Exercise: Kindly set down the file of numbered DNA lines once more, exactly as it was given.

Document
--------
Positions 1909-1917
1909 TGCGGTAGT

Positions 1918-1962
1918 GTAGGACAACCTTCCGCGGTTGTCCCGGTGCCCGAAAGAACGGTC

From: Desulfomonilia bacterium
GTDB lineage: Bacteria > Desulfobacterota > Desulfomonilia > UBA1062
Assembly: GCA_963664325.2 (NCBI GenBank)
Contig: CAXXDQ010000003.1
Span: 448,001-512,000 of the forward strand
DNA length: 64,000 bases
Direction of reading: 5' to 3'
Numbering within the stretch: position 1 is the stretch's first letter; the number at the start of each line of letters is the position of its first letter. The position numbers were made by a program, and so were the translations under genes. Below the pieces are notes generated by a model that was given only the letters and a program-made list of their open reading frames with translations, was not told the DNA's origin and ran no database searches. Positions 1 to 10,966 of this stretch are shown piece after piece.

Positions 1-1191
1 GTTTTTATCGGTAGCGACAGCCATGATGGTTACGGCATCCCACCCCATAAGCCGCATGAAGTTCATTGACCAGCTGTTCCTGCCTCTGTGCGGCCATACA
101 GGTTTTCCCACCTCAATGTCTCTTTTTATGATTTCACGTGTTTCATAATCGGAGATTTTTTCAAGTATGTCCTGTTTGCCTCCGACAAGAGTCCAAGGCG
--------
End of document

Positions 1909-1917
1909 TGCGGTAGT

Positions 1918-1962
1918 GTAGGACAACCTTCCGCGGTTGTCCCGGTGCCCGAAAGAACGGTC

From: Desulfomonilia bacterium
GTDB lineage: Bacteria > Desulfobacterota > Desulfomonilia > UBA1062
Assembly: GCA_963664325.2 (NCBI GenBank)
Contig: CAXXDQ010000003.1
Span: 448,001-512,000 of the forward strand
DNA length: 64,000 bases
Direction of reading: 5' to 3'
Numbering within the stretch: position 1 is the stretch's first letter; the number at the start of each line of letters is the position of its first letter. The position numbers were made by a program, and so were the translations under genes. Below the pieces are notes generated by a model that was given only the letters and a program-made list of their open reading frames with translations, was not told the DNA's origin and ran no database searches. Positions 1 to 10,966 of this stretch are shown piece after piece.

Positions 1-1191
1 GTTTTTATCGGTAGCGACAGCCATGATGGTTACGGCATCCCACCCCATAAGCCGCATGAAGTTCATTGACCAGCTGTTCCTGCCTCTGTGCGGCCATACA
101 GGTTTTCCCACCTCAATGTCTCTTTTTATGATTTCACGTGTTTCATAATCGGAGATTTTTTCAAGTATGTCCTGTTTGCCTCCGACAAGAGTCCAAGGCG